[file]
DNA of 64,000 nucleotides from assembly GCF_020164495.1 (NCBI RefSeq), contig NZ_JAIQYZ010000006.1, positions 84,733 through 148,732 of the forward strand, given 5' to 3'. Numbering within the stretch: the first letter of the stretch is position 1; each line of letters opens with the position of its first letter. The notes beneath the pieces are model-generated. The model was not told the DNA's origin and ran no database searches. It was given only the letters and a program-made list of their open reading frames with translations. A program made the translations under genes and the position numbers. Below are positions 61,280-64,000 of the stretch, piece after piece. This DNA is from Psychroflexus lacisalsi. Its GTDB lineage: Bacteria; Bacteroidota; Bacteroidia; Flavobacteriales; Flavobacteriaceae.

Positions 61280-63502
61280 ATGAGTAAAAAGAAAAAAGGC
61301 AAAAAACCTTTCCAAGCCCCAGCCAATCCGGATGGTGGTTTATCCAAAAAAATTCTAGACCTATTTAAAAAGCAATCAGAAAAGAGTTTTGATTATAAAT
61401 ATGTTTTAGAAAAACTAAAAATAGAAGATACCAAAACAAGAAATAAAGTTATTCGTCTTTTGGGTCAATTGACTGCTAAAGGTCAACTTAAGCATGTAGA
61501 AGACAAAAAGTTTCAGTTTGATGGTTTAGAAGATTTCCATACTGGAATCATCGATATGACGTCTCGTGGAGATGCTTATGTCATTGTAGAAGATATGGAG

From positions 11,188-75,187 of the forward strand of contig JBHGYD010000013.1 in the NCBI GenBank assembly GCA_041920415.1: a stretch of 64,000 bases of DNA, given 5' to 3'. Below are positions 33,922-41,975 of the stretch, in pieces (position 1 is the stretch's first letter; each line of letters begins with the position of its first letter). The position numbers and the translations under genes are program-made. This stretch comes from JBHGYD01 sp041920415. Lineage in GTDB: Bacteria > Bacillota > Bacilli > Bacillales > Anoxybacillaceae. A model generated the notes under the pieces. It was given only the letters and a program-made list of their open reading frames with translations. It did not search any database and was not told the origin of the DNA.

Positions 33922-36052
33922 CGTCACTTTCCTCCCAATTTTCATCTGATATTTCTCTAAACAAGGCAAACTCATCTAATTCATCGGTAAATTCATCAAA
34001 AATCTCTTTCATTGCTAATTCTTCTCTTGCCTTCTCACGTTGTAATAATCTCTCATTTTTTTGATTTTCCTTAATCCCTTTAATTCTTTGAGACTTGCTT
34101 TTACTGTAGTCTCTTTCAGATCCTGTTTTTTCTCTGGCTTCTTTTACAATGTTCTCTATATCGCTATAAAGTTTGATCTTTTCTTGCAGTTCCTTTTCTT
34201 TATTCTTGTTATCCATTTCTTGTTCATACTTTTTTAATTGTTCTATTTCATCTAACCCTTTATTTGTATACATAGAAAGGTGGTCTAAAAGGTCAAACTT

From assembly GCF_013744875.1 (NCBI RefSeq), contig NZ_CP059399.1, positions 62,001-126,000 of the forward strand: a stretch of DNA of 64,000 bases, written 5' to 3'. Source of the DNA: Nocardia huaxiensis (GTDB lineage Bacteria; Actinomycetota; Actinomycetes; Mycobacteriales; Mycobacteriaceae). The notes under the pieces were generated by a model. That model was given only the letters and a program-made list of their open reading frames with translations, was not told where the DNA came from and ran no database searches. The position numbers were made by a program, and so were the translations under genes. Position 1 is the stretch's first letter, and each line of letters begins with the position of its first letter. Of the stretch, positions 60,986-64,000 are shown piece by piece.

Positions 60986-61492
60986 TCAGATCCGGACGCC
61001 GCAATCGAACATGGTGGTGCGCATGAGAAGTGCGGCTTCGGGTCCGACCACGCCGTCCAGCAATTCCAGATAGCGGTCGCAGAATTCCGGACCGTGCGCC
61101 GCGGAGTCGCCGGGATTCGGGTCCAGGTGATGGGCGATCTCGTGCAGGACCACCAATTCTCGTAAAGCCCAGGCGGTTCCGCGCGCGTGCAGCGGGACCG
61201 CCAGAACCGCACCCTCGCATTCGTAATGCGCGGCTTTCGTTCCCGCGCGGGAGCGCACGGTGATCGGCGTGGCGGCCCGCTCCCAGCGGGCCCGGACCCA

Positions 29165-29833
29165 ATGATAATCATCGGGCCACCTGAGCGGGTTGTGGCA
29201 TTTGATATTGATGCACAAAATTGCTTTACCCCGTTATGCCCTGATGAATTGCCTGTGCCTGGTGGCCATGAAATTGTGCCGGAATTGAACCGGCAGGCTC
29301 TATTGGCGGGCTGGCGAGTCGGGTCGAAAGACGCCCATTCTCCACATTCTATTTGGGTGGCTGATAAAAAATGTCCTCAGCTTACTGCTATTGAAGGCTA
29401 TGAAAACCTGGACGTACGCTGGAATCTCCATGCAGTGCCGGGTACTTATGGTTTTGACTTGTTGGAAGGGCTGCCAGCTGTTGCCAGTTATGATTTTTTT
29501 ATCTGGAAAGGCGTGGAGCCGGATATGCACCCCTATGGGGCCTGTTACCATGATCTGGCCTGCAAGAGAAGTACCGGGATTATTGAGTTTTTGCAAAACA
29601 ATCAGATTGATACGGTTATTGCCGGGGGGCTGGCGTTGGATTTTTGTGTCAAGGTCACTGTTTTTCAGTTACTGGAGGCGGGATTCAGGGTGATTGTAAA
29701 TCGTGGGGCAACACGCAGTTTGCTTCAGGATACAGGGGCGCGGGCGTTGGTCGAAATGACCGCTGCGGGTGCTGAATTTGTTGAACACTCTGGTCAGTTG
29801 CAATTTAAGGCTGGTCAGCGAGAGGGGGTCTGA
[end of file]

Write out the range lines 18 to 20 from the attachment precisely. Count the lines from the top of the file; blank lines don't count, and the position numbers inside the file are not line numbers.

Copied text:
61201 CCAGAACCGCACCCTCGCATTCGTAATGCGCGGCTTTCGTTCCCGCGCGGGAGCGCACGGTGATCGGCGTGGCGGCCCGCTCCCAGCGGGCCCGGACCCA

Positions 29165-29833
29165 ATGATAATCATCGGGCCACCTGAGCGGGTTGTGGCA